CRISPR’d pig kidneys for xenotransplantation

Last week, the biotech firm eGenesis supplied a donor kidney sourced from a genome-edited pig to a surgical team at Massachusetts General Hospital (MGH) in the US. The donated kidney was transplanted into a patient with end-stage renal disease whose existing kidney transplant (‘allotransplanted’ from a human) was wearing out. The FDA had granted an expanded access authorisation for the procedure and, as of today’s date, the patient is reported to be doing well.

It is not clear to me from any of the materials online how exactly the pig was edited, other than that it was broadly subject to CRISPR/Cas9 editing of three kinds. First, there was so-called knock out editing of the glycan antigens (which lead to hyperacute rejection); second, there was knock in editing of seven human transgenes, which are thought to help with ‘acceptance’ (or which mitigate immunogenic rejection); and, finally, there was editing directed towards inactivating the genes known to cause porcine endogenous retroviruses (PERVs).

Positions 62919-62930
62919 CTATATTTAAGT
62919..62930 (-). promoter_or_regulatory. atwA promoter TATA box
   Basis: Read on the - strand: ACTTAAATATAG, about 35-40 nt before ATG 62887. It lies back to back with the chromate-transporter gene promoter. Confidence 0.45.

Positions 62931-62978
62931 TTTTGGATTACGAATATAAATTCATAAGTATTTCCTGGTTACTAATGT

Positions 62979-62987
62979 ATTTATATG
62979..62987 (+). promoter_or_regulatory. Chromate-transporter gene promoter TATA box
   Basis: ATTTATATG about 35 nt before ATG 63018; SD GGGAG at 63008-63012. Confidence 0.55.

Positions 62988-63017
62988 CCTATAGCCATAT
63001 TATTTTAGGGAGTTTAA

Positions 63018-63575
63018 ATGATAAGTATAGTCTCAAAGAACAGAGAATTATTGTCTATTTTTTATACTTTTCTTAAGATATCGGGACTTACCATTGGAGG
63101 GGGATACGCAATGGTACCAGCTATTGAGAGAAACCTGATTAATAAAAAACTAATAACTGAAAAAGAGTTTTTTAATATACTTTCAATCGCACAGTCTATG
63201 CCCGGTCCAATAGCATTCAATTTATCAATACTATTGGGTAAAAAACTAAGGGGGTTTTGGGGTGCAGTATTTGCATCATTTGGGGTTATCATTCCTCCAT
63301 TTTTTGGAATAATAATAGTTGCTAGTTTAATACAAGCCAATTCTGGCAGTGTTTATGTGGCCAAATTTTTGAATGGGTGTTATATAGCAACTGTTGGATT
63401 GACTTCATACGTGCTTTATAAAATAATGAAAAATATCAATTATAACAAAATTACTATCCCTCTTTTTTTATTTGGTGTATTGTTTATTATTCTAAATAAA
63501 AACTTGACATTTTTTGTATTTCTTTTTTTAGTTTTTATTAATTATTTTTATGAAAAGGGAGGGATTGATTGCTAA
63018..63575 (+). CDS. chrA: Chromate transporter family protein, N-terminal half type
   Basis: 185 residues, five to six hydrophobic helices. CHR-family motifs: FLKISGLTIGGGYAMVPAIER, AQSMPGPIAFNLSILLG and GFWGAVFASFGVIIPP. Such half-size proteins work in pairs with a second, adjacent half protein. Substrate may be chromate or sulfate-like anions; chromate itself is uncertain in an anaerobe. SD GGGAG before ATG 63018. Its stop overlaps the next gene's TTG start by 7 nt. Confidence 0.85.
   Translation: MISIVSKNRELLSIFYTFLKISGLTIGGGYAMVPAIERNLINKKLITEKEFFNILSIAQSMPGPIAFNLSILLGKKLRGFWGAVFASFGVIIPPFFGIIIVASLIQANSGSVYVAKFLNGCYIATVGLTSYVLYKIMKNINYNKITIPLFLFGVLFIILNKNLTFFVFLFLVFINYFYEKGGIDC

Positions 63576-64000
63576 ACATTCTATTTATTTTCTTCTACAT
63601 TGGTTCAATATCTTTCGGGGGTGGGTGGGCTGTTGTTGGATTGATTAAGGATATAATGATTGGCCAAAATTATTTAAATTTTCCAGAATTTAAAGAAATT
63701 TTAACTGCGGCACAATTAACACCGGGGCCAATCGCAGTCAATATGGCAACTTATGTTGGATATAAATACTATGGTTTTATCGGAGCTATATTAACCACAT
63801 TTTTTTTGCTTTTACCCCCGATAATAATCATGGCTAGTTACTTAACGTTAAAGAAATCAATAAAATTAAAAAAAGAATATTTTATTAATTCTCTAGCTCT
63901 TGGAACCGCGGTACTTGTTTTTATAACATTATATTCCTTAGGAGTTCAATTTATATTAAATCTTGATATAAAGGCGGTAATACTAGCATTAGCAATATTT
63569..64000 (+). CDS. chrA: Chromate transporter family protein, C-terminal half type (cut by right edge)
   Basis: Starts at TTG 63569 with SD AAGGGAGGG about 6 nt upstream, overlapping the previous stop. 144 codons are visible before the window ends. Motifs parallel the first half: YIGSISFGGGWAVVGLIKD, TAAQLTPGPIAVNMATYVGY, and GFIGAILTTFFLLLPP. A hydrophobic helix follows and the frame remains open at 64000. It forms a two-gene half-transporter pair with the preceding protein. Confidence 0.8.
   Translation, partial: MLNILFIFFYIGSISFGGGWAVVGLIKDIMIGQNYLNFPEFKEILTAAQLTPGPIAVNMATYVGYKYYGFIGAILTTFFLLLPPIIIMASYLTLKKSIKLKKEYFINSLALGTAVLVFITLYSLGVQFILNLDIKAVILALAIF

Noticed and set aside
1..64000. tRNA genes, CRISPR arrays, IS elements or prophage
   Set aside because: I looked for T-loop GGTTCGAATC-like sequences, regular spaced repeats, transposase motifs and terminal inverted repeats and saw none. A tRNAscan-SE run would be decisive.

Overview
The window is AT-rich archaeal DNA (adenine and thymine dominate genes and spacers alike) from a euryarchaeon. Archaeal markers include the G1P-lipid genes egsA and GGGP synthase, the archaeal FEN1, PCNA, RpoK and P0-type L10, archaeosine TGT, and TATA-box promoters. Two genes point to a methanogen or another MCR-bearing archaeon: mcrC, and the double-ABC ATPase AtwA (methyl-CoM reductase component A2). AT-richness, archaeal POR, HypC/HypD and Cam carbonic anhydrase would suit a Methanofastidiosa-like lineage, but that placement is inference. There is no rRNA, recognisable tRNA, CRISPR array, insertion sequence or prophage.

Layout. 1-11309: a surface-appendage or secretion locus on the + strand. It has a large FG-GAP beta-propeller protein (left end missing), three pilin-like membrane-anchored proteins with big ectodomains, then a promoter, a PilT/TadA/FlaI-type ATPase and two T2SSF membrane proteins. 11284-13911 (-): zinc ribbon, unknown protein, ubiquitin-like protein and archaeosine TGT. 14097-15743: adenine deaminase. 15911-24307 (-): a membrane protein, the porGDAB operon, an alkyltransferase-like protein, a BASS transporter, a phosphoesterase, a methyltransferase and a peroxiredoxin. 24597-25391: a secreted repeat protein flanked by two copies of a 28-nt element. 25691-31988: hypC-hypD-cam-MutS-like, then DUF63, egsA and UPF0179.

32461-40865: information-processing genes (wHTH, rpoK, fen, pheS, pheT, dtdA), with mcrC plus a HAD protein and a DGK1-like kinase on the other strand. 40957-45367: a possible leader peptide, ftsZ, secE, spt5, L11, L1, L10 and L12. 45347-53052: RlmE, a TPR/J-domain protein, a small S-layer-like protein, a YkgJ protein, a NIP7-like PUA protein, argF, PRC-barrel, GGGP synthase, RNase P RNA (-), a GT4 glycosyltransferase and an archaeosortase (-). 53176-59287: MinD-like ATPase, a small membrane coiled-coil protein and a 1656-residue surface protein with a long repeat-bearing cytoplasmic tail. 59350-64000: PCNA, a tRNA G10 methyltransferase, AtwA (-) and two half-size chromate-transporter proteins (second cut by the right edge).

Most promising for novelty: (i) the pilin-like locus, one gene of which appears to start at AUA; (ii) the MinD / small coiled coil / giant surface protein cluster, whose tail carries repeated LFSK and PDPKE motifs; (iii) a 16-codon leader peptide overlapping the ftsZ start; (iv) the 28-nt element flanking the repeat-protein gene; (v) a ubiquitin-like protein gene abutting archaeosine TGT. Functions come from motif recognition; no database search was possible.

In total, eGenesis and MGH report that sixty-nine (69) discrete gene edits were made. That appears to be a record for a xenotransplantation, because the previous two pig-derived heart xenotransplants from 2022 and 2023 in the US are reported to have only been subject to about 10 edits.

I am assuming that the edits were made to the germline cells of a pig embryo fertilised in the laboratory, as opposed to being made on primordial germ cells or embryonic stem cells, but I am not able to find any specific protocols for this firm’s method. I suspect that somatic cell nuclear transfer (SCNT; ie, cloning) was not used, even though SCNT is technically legal in the US. In any event, I wrote a piece for the Conversation on some of the issues arising in relation to this recent news item here.